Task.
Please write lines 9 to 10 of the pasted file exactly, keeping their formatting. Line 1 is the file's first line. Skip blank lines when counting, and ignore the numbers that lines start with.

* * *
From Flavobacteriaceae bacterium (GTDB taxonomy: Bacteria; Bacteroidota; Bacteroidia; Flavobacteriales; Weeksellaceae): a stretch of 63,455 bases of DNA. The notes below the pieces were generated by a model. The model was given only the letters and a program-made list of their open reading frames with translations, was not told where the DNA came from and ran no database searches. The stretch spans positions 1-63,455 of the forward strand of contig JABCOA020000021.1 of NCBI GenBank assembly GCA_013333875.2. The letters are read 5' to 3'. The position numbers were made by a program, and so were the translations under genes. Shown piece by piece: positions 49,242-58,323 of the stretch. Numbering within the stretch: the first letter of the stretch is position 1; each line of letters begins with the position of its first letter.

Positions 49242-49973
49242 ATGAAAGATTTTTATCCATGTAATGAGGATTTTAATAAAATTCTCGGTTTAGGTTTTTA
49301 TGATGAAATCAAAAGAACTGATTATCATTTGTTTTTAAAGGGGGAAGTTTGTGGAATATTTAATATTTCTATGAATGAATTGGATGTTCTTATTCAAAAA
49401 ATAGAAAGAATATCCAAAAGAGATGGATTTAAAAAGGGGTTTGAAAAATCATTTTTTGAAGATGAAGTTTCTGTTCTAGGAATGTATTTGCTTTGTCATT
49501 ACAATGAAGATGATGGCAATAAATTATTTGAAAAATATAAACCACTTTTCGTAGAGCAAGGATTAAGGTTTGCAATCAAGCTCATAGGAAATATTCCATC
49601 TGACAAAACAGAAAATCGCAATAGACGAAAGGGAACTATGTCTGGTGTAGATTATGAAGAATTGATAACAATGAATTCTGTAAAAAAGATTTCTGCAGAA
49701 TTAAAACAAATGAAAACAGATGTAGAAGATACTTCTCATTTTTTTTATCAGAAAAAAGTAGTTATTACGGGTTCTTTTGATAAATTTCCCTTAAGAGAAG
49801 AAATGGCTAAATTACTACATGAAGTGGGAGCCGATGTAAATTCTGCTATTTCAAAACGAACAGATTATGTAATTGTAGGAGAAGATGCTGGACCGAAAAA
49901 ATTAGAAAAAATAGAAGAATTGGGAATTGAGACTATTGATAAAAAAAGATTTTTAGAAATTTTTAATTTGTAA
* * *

49801 AAATGGCTAAATTACTACATGAAGTGGGAGCCGATGTAAATTCTGCTATTTCAAAACGAACAGATTATGTAATTGTAGGAGAAGATGCTGGACCGAAAAA
49901 ATTAGAAAAAATAGAAGAATTGGGAATTGAGACTATTGATAAAAAAAGATTTTTAGAAATTTTTAATTTGTAA